Jobs. Ashton Kutcher isn’t as resourceful an actor as, say, Leo DiCaprio, but one of the minor victories of his portrayal of Steve Jobs is that, the first time you see him, you don’t think Kelso is play-acting. He’s serious in the movie, and does seriously good work with a warts-and-all portrayal that’s as much about the Apple co-founder’s need to be loved and demanding temperament as it is his innovative business acumen. As a biopic, it follows a fairly predictable arc, but its period details and passion for its subject win you over. Three stars.
Lee Daniels’ The Butler. There are lots of historical characters in The Butler, too, and the appearances of some do merit a chuckle or two (Robin Williams as Dwight Eisenhower?). Indeed, one problem with the film is the spot-the-cameo game you inevitably play when a movie is as chock full of major actors in minor roles as this one. (For the record, Alan Rickman and Jane Fonda as the Reagans and John Cusack as Nixon acquit themselves the best.) But get beyond that reaction and you’ll enjoy this sweeping historical epic, tracing the civil rights movement from the position of Cecil Gaines (Forest Whitaker), a go-along-to-get-along servant in the White House for seven presidencies. The Butler may be this summer’s only important film, a hybrid of The Help, Forrest Gump and The Remains of the Day, where the central character is so repressed and cautious the meaning of humanity nearly gets by him. Nearly. Still, it’s the supporting players who steal the show, especially David Oyelowo and Elijah Kelley as Cecil’s sons and Oprah Winfrey as his flawed, beset wife. Director Lee Daniels and writer Danny Strong juggle familiar territory with a fresh perspective that’s funny, horrific and inspiring, sometimes simultaneously. Four stars.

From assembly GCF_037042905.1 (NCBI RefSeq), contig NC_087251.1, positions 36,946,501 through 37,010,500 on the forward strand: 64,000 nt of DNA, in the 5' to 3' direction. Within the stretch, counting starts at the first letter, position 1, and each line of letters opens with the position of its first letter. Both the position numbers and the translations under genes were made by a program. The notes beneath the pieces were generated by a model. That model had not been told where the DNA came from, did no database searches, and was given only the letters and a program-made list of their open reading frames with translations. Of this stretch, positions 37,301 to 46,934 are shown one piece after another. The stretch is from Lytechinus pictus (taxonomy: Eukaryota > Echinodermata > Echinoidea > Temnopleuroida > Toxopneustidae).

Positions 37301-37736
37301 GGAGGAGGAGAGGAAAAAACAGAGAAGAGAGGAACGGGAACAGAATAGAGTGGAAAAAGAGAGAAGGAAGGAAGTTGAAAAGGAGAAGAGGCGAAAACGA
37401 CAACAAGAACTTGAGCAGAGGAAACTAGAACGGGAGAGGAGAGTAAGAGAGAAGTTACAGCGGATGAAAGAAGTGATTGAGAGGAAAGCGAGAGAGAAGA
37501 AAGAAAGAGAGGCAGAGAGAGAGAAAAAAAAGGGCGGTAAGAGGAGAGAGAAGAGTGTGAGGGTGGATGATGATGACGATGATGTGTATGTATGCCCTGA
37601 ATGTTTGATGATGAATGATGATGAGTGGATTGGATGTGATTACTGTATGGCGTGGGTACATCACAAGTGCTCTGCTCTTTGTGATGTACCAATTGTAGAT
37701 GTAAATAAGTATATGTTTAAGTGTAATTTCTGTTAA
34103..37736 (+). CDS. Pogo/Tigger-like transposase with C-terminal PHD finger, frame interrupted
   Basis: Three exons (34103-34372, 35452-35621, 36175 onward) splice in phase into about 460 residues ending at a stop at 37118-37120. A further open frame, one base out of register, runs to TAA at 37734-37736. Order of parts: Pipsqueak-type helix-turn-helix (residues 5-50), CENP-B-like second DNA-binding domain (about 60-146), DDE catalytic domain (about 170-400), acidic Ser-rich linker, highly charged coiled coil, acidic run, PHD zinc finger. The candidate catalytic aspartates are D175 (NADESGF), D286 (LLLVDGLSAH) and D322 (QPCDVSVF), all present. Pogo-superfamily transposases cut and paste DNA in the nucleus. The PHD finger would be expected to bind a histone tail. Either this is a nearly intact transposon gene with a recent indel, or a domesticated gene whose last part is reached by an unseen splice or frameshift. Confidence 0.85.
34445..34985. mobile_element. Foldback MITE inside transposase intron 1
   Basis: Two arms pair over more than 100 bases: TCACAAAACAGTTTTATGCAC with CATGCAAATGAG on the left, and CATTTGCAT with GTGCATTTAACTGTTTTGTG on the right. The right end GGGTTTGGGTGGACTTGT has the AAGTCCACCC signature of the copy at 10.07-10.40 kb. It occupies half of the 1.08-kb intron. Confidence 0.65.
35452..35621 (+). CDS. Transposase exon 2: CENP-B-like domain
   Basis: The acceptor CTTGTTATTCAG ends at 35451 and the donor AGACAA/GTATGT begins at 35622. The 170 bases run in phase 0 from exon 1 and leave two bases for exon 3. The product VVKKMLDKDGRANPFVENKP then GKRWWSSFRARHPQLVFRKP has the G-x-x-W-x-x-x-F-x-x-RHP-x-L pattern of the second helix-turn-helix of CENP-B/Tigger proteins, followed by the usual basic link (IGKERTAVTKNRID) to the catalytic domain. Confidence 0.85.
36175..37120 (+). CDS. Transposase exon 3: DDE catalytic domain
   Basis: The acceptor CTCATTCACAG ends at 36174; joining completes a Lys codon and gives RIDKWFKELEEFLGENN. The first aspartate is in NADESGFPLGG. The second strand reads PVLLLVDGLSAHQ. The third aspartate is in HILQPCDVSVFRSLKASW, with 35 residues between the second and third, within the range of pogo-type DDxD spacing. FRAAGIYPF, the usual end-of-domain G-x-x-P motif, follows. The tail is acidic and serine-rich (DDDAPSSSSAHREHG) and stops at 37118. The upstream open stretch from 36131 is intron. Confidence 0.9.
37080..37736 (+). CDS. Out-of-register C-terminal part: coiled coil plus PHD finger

Kick-Ass 2. 2010’s Kick-Ass was a foul-mouthed, hilarious pseudo- avenger meta-movie that did to superhero flicks what Scream did for slashers. I can’t say it begged for a sequel, but I’m glad they saw a market, if only so we could watch goofy superhottie Aaron Taylor-Johnson do shirtless pull-ups. This sequel delivers a satisfying mix of humor and violence with tons of gay subtext — a supervillain costumed in fetishistic leather? A new hero, openly gay The Insect, refuses to wear a mask cuz it’s too much like being in the closet? This is comic hero magic. Three stars.
This article appeared in the Dallas Voice print edition August 16, 2013.